Baseflow augmentation can also be accomplished by the use of instream structures. An instream structure is broadly defined as any natural or manmade structure, either temporary or permanent, which has the effect of detaining and retaining strearnflows. By retaining flows, instream structures encourage local infiltration to streambed and streambanks, which contributes to subsurface and ground water replenishment. Therefore, instream structures can be effective means of augmenting baseflow (Heede, 1977; Van Haveren, 1986; DeBano and Heede, 1987).

Natural instream structures are log steps and beaver dams. In small mountain streams bordered by forests, trees and logs falling across the channel create log steps, which act as check dams and influence the hydraulic geometry. Sediment accumulates upstream of the log steps, producing gentler channel gradients; in time, a waterfall develops over the log step. During high flows, the log steps are submerged, contributing to channel roughness and decreasing flow velocities.

Beaver dams can have some benefits for baseflow augmentation, but they are not without pitfalls. These dams change the hydraulic regime of a stream, decreasing flow velocities and encouraging the growth of riparian vegetation, which can aid in the replenishment of subsurface and ground water. They also raise water levels, increasing infiltration and moisture storage in streambed and streambanks, for eventual release as baseflow. Beaver colonies generally require an adequate renewable source of large organic material (such as willows) to build dams and dens, and to eat. On a stable, well vegetated site beaver can be a significant asset, but on a degraded site, they can eat themselves out of house and home.

Manmade instream structures are either large dams, check dams, or trap dams. Large dams substantially impact all major stream functions and uses, including stream hydrology, sedimentology, ecology, biology, fisheries biology, and aquatic biota. In addition, large dams serve to moderate streamflows, decreasing the magnitude and frequency of floods and increasing the permanence of low flows. In time, this moderation of streamflows can have a significant impact on the morphology of downstream reaches. Among the long-term impacts of a large dam are: (1) the establishment and growth of riparian vegetation (Turner and Karpiscak, 1980); (2) increased bank stability; and (3) a deeper and narrower downstream channel (Smith, 1984; Lewis, 1984).

Check dams are small structures built primarily for the purpose of adjusting the base level of badly degraded streams. These dams can be either temporary (log, brush, and brush-wire dams), more-or-less permanent (rock dams and gabions), or permanent concrete structures. Large numbers of check dams have been installed successfully in many western rangelands to detain and retain runoff, control accelerated gully erosion, revegetate creeks, and restore degraded watersheds to their original (pre-impact) condition (Jauch, 1957; Heede, 1977). The few documented eases of check dam failures underscore the importance of proper planning, siting, and building of check dams.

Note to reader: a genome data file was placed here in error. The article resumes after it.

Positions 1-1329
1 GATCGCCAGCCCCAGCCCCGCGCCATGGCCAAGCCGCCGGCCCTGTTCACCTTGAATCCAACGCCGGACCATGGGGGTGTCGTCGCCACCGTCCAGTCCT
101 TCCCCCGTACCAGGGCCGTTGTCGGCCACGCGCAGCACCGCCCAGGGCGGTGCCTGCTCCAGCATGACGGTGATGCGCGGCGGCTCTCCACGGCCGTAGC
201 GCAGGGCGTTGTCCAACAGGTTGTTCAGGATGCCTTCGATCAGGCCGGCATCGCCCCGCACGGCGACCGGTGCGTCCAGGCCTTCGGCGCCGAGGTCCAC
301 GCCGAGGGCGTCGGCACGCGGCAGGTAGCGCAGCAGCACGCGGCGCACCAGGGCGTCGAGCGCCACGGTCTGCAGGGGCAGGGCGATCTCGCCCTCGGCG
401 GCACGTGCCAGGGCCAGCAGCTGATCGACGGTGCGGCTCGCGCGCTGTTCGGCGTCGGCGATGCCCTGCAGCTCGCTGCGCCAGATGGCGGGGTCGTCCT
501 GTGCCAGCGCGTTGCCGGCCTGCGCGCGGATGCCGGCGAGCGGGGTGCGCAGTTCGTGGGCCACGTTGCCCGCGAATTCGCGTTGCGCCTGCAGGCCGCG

Vásquez Villanueva
Schematic of check dams in series.

Trap dams are low instream structures designed to fill with coarse sediment over a period of several years following construction. The sediment deposited behind the dam serves as an artificial aquifer for the storage of flood waters and their eventual release as baseflow. Therefore, trap dams serve to moderate streamflow, augmenting baseflow for downstream uses (Bourne, 1984).

The difference between check dams and trap dams is one of function. The primary function of check dams is to control base levels, and therefore, arrest channel downcutting and gully erosion. On the other hand, a trap dam is built primarily for the purpose of augmenting water supplies during the low flow season. The dam is carefully engineered and built to trap only coarse (sand and gravel size) sediment, enabling the formation of a saturated artificial aquifer and its functioning as early as the beginning of the second season after start of construction. Both check dams and trap dams can serve the purpose of augmenting boseflow.


This review has shown that baseflow augmentation has been successfully accomplished in a few documented cases. Given its clear impact on soil and water conservation, particularly in the semiarid western United States, it appears that baseflow augmentation is a concept whose time has come. Research is needed on how to successfully integrate baseflow augmentation within comprehensive resource management strategies. Specific research needs are in the following areas:

  1. The quantification of baseflow augmentation as a result of watershed management practices,

  2. The hydrological impact of specialized grazing systems,

  3. The potential for baseflow augmentation as a result of upland vegetation management, and

  4. The resolution of the conflict between the maintenance of a healthy riparian environment and the satisfaction of traditional flood control objectives in lowland streams.

The economic and legal aspects of baseflow augmentation will also need to be addressed if the concept is to be widely accepted in watershed management practice.


This paper is based on continuing research supported by Pacific Gas end Electric Company, Department of Research and Development, San Ramon, California. A 97-page PG&E R&D Report No.009.4-89.13, entitled "Baseflow Augmentation by Streambank Storage" can be obtained by contacting either of the authors.